Tenison quickly moved through the ranks “irritating the HR department every three month by being moved into bigger and better jobs”. After two years, she decided she’d learned all she could and it was time to refocus on her own venture. But with little money in the bank, she decided to earn herself some quick cash by becoming a French property agent. The idea occurred to her when she was helping a friend buy a house in France. Armed with little but her fluency in French (a result of living in Brussels as a child) and some practical experience (she had recently renovated her London flat), she launched the business – to some raised eyebrows among the local tradesmen. 

“A 23-year-old woman, I was trying to be a builder in France with a team of 30 middle- aged tradesmen. I think there was some gender discrimination,” she recalls. “It took me quite some time to persuade these old boys that I was serious. But they got there.” Not only did she forge working relationships, but she was well-liked in the village near Brittany because she only used local materials and local labour – as opposed to shipping them in from the UK. “I built up a loyal customer base and had a lovely time wandering around drinking plum brandy with the locals,” Tenison says. 

But not everyone was happy about her choice of career. “My parents definitely didn’t think I had a proper job. They thought I should come back and settle down. Be sensible,” she says. Settling down a little did seem to be on the cards – at least in her personal life. Tenison married a man she had met on the way to Glastonbury when she was 23, and decided to return to England to live with him and finally start her menswear business. The sale of the property firm in France meant she had £50,000 to get cracking.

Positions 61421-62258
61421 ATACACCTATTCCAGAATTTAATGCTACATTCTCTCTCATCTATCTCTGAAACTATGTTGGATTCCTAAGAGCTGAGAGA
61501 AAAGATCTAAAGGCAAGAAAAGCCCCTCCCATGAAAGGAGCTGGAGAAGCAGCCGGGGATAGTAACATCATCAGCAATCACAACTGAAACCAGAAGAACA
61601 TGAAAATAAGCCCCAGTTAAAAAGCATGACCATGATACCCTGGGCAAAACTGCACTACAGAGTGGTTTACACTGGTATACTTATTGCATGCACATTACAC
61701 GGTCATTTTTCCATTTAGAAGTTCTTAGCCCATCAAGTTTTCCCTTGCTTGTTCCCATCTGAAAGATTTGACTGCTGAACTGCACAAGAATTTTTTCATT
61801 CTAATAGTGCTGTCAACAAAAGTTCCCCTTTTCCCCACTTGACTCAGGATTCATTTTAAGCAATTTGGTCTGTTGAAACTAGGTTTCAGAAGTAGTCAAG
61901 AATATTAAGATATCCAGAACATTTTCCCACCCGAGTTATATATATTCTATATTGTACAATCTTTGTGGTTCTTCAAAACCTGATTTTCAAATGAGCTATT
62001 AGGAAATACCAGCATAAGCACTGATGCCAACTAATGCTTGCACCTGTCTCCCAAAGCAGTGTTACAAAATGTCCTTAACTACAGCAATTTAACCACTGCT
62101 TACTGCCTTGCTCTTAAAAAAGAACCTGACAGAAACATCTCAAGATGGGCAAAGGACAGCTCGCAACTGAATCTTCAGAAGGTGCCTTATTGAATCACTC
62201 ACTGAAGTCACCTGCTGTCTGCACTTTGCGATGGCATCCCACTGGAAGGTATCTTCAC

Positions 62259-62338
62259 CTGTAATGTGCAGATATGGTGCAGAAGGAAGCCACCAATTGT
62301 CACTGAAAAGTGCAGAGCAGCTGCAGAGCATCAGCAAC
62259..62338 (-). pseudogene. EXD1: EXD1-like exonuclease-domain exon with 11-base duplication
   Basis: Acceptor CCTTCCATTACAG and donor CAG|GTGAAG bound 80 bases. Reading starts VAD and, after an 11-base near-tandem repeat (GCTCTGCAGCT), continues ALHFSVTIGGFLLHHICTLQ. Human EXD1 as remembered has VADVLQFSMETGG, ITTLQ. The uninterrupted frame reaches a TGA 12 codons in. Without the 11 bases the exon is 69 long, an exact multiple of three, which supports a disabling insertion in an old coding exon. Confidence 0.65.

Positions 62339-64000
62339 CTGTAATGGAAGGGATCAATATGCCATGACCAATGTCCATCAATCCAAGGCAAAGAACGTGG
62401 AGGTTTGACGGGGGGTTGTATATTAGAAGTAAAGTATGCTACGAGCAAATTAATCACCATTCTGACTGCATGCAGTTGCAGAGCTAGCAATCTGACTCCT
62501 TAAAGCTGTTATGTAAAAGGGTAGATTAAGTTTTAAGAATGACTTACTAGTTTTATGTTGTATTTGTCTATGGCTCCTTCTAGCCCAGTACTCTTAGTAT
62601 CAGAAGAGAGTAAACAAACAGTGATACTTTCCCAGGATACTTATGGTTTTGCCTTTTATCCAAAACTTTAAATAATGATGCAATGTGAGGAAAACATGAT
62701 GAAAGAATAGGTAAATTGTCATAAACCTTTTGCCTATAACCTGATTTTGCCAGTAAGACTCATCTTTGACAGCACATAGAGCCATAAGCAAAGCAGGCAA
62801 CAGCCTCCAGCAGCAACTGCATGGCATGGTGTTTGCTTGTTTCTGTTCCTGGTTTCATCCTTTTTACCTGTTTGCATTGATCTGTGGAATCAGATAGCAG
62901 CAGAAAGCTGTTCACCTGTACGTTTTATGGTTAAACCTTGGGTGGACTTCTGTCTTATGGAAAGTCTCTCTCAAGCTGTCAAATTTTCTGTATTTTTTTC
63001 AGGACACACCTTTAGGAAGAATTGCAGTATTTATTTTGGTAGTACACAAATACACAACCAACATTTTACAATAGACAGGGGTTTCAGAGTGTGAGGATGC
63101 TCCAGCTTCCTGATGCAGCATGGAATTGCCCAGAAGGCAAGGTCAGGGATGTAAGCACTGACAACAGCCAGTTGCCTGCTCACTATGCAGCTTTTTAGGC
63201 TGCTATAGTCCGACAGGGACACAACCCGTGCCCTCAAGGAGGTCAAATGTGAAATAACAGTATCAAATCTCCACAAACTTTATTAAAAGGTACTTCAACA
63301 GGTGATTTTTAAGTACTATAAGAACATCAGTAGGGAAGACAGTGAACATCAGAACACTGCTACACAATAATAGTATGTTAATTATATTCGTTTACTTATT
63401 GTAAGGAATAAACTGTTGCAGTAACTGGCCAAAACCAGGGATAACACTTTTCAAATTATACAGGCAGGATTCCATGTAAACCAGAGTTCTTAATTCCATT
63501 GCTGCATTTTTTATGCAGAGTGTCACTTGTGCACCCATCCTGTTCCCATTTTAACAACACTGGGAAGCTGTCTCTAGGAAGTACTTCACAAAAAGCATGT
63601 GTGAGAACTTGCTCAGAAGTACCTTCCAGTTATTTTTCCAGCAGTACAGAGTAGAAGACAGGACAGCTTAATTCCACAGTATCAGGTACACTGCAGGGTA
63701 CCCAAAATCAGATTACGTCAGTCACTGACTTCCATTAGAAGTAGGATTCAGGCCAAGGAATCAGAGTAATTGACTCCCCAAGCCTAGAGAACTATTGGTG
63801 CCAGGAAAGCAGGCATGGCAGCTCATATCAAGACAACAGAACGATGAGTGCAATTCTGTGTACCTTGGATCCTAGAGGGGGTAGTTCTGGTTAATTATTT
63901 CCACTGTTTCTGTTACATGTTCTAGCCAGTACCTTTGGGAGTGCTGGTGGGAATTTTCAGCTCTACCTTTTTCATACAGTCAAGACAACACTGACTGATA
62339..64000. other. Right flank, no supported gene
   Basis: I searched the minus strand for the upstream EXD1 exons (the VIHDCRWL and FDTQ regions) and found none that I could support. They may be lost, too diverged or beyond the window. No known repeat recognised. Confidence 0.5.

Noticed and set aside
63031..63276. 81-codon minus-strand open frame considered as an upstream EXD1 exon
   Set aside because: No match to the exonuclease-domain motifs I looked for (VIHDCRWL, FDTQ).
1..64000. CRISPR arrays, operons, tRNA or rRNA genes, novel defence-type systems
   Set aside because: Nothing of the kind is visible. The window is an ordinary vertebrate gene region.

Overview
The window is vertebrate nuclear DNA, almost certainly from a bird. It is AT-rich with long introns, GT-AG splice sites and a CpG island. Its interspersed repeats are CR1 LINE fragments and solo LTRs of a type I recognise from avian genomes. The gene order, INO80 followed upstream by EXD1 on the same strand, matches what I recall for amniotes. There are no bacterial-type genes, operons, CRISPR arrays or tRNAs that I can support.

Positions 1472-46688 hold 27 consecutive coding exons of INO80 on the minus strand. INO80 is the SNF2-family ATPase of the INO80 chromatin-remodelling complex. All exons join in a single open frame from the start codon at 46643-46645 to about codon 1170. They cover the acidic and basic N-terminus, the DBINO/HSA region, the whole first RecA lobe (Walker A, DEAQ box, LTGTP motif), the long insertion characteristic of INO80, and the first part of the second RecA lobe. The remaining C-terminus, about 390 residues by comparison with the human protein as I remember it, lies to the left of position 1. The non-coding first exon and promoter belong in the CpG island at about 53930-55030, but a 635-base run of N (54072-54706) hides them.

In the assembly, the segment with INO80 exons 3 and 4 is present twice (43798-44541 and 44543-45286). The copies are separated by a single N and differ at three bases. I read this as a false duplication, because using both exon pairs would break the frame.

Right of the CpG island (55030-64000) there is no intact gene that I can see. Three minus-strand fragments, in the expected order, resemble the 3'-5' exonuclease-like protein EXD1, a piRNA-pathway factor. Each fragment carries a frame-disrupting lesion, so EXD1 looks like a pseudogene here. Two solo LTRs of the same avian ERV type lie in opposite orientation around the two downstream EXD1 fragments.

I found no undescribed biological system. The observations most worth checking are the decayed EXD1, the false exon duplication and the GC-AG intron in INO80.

But on the way to visit lawyers about the deal, she had a serious car crash. Flown back to the UK, she was very ill in hospital for three weeks, having severely damaged her legs, ribs, jaw and cheekbones. It was during her stay in St Thomas’s that she spoke to her ward-mate, a mother of two who was bemoaning the difficulty of buying clothes for her children from her hospital bed. 

Childrenswear wasn’t an area Tenison had previously given any thought, so she was eager to get out of hospital and see if this new idea had legs. Only she couldn’t. “I was very frustrated because I was lying in bed in hospital when I should have been finishing the handover of the sale of my business. Nor could I work on my new business.” So she discharged herself. “I had one leg in traction up to my thigh, and the other in plaster on my ankle. The consultant said to me if I could stand up without fainting I could go home,” Tenison recalls. “I passed out the first three times I tried to stand, but on the fourth time I managed it.” Not that she was out of the woods yet. “As soon as I got home I realised that he was right and I was wrong – I should never have discharged myself. But I wasn’t going to give in and go back.”

Tenison wasn’t going to let immobility get the better of her, and she got straight out in her wheelchair, conducting market research – no mean feat with her mouth wired shut. What she discovered was that while women were keen for more choice in children’s clothing, what they really wanted was some decent maternity wear. And so JoJo Maman Bébé was launched in 1993 with a 24-page collection of maternity wear and two pages of baby clothes. 

As with lots of start-ups, those early days were a very hand-to-mouth existence. While the head office and design studio was in London, the warehouse was in Tenison’s native Wales. 

“When it comes to warehousing and you have no capital, you see if anyone’s got a spare garage,” she explains. “Our first warehouse was a shed attached to my father’s business in South Wales. After we outgrew that, we took on a wood shed. Then we outgrew that and took on a garage. One time we had a delivery from China and I’d drastically miscalculated how many pallets it was going to be on, and there was nowhere to store them. So my poor parents had to put them in their living room for a week until I’d managed to sort out an alternative solution.”